12. Very nice. Is there already a software that can easily generate the css code for you. Just select the animation you want, and poof! There you have it. Everything is neatly coded [HTML+CSS] after exporting/saving it. :D

  13. Sorry dummy question but not good in designing is illustrator is required or we can do this in photoshop too ?

    • Permalink to comment#

      because of the nature of SVG (Vector Graphics) you’ll need a program that can use and edit vectors straight out of the box; photoshop can’t. I’m sure there are other options than illustrator out there though!

    • Photoshop: No. You could use Inkscape, which is free and open source.

  14. Martin Lenngren
    Permalink to comment#

    This is great Chris, again! If your keyframe end (the 100% part) on the same position as it starts (the 0% part) you don’t need to define the end at all, that’s the default behaviour.

  15. I used this technique on a recent redesign of using a variety of transitions and transforms.

    Works great on most modern browsers. In Firefox it’s pretty ugly. Nice to see the Wufoo animates correctly in FF.

  16. Ooops, sorry! That should have read: …with <svg> elements wrapped in <a>-tags…

  17. lightnosugar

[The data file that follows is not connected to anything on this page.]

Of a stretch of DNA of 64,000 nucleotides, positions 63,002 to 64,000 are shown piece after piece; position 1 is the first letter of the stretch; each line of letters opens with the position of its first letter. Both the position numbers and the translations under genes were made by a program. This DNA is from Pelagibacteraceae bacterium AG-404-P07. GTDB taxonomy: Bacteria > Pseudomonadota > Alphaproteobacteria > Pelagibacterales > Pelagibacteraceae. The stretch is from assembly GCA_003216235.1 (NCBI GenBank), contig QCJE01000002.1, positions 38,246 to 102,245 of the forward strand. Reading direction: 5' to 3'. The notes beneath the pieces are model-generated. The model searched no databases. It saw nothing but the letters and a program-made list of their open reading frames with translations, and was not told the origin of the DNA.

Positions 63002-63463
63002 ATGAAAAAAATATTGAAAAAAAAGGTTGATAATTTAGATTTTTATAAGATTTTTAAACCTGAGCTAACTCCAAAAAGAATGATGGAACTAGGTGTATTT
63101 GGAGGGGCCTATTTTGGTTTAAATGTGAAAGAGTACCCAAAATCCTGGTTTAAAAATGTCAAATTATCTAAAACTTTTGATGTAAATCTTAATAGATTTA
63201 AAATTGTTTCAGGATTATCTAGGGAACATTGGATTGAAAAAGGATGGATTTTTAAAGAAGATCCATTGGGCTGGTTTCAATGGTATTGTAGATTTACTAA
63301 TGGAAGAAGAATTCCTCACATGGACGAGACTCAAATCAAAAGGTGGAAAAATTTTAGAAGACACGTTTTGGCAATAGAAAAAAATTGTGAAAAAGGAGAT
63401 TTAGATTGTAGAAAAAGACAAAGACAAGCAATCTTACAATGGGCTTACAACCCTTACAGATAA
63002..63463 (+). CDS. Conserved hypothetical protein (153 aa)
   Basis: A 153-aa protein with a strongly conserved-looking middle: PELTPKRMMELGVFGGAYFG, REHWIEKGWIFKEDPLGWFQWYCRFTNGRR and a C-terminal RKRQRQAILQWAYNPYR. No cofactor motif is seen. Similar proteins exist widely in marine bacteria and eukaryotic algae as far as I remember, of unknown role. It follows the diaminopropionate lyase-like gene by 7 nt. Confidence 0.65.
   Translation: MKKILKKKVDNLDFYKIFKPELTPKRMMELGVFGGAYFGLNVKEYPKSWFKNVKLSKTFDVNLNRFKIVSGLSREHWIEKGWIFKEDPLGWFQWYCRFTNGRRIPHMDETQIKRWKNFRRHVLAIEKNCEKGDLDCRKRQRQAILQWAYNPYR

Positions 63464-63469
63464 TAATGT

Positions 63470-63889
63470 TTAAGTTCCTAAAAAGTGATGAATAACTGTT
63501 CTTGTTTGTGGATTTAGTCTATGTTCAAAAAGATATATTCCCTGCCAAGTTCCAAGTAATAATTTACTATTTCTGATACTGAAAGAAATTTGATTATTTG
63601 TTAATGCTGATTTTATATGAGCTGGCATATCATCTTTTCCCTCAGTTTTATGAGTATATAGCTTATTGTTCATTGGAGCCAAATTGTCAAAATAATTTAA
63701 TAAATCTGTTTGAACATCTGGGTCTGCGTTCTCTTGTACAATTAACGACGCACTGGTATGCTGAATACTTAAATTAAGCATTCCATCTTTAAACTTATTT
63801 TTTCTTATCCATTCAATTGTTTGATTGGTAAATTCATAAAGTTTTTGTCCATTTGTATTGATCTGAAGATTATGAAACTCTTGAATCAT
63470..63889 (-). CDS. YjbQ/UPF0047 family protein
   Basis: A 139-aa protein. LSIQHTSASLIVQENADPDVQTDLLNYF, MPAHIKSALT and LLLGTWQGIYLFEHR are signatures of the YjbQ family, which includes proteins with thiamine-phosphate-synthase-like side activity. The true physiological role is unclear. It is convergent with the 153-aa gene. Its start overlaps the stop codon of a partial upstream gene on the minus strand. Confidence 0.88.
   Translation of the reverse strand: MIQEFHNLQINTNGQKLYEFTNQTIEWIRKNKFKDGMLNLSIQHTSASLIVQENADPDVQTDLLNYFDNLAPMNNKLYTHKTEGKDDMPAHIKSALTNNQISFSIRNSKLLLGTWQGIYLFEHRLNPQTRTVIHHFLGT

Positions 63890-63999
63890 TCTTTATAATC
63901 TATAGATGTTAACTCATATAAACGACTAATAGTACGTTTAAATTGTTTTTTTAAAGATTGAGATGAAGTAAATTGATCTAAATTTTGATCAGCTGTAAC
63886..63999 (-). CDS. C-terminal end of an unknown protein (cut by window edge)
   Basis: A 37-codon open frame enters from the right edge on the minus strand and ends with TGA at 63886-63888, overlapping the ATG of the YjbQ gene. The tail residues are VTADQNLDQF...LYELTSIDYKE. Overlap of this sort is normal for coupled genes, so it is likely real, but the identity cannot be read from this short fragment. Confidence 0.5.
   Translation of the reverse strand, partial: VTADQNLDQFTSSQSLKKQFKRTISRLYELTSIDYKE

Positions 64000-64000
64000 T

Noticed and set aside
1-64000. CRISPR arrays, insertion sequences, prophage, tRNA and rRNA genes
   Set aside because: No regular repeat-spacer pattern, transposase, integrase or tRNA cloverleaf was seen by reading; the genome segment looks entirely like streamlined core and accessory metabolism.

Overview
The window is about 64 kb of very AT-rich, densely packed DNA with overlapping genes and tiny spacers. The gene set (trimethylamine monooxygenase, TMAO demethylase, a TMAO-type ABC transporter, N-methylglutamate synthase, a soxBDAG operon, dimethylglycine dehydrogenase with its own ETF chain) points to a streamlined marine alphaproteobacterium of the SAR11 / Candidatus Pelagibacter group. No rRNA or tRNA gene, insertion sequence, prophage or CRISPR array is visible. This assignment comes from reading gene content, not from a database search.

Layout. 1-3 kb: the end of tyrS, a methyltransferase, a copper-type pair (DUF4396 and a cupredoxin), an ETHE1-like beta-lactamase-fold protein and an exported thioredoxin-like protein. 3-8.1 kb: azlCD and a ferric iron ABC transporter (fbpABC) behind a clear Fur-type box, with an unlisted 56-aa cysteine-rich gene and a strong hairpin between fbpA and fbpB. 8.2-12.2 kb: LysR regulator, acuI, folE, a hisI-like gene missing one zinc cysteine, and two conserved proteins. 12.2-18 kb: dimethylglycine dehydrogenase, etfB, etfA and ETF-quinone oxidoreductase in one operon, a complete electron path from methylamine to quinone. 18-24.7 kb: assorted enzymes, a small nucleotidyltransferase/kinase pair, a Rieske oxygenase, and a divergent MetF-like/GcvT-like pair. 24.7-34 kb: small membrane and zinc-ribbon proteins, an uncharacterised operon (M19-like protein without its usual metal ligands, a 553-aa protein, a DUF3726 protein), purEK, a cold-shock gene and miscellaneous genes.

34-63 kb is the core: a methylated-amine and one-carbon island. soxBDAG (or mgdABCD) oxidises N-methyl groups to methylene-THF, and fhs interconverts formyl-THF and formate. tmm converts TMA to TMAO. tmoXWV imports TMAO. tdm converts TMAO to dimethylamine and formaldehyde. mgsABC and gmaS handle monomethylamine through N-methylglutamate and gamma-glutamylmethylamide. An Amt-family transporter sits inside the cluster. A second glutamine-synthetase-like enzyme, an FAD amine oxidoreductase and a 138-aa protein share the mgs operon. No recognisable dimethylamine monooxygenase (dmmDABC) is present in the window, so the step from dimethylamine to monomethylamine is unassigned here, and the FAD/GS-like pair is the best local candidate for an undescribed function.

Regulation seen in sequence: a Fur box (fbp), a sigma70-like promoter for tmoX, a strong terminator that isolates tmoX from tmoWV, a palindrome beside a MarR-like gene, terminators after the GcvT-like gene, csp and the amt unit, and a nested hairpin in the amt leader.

Permalink to comment#

    You can save out of Illustrator CC with classes and IDs in the SVG code.
    CLASS: To give an object a named class, apply a Graphic Style with that name.
    ID: To apply an ID, name a layer what you want your ID and place your object on it.

    When you save your SVG file, go to “Advanced Options” and choose these settings:
    profile: SVG1.1
    CSS properties: Style Elements
    decimal places: 3
    Check the box for “Output fewer elements”
    Leave the rest unchecked

    When you open in a text editor, Illustrator will add inline styles which you can go in and delete, and instead use a CSS documnet to style.

  18. xy75
    Permalink to comment#

    define atomic reusable unstyled components
    group them into more complex components using “use” with styles and transformations
    clone complex components/whole svgs to achieve the independency